Each time we discuss the billionaires and socialites who constitute a small amount of the magazine’s content and a large proportion of its readers, there are a couple of messages that Cheah seems especially keen to get across.
The first is that he is a big believer in giving back to society and that he encourages the magazine’s high net-worth readers to do the same. “I’m a big believer in the saying that: ‘To those who have been given much, much is expected from,’” he explains.
Secondly, Singapore Tatler, he says, is not just a magazine about wealthy people. “I think there’s a misconception on that front among those who don’t know us. It’s not about money for us,” he says earnestly. “It’s about achievement and excellence… There are a great many wealthy people that we would never cover.”
He makes this point on five separate occasions during the interview and even seems mildly horrified when I wonder whether the “influential people” that the magazine covers would include musicians or actresses.
“Oh no, no, no, no. You know, there’s no celebrity culture in Singapore. That’s one thing that’s very different [to the West]. You would never see a local actress, for example, in Tatler. We focus on the most influential people in Singapore. Obviously wealth is often part of that, but they need to be people of achievement.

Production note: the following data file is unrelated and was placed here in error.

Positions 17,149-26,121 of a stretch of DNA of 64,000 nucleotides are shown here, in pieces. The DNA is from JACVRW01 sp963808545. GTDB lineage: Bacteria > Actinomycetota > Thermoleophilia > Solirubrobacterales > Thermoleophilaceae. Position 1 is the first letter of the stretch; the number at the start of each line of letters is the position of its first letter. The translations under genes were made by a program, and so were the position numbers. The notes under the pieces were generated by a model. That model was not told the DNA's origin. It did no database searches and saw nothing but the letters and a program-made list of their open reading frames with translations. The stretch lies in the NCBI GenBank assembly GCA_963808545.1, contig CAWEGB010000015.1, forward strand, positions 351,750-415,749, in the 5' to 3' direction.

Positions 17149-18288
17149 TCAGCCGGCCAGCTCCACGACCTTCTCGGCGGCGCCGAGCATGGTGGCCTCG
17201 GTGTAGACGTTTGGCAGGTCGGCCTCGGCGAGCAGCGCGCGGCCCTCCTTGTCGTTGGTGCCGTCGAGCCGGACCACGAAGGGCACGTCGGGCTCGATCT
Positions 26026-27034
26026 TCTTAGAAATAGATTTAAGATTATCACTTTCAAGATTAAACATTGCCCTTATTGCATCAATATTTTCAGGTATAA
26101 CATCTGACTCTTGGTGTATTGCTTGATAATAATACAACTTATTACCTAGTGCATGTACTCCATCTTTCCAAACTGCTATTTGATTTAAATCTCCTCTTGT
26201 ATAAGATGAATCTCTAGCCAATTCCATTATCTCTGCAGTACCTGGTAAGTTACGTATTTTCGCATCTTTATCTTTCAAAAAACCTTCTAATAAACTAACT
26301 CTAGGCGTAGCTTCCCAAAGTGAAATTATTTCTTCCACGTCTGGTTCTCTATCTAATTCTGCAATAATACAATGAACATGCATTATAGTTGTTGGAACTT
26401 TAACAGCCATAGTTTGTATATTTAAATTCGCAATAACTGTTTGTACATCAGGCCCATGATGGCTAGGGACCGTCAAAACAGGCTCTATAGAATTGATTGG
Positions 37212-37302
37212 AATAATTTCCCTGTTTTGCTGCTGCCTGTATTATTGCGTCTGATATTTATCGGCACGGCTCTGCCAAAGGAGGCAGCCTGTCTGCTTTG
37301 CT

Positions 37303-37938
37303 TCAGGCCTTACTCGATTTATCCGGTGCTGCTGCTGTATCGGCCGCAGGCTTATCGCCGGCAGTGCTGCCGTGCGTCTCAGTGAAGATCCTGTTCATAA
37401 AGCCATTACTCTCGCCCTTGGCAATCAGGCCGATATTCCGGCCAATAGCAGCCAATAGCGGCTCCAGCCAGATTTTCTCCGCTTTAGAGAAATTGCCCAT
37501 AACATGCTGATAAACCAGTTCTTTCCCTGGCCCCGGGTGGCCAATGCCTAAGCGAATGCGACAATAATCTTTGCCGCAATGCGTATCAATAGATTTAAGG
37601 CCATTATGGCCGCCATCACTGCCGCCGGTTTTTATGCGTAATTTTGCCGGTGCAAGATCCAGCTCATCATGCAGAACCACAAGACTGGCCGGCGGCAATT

“What this job does is expose you to a very high level of excellence. When you meet these people who have built multimillion-dollar companies in just one generation, when you meet heads of banks and top lawyers who are number one in their field, you really get a viewpoint of excellence that not many people have. And that never gets old.”
Eleven years in the print industry in Singapore, along with 16 years in the US, has also given Cheah a keen perspective on the world of publishing. Having worked before and during the digital age, he likens its impact to the industrial revolution, but one that is happening right in front of our eyes. Yet even while appreciating its enormity, he refutes absolutely the oft-repeated mantra that print is dead.
“Right now we’re finding that, especially in the field of luxury, people still like magazines.”Gilbert Cheah, Singapore Tatler
“No, far from it. I think that certain kinds of print are being challenged very strongly, especially news media and sports, anything where people want instant information. But many other types of print remain experiential. When you think about it, very few people sit at their desktop computer and read long articles. Right now we’re finding that, especially in the field of luxury, people still like magazines.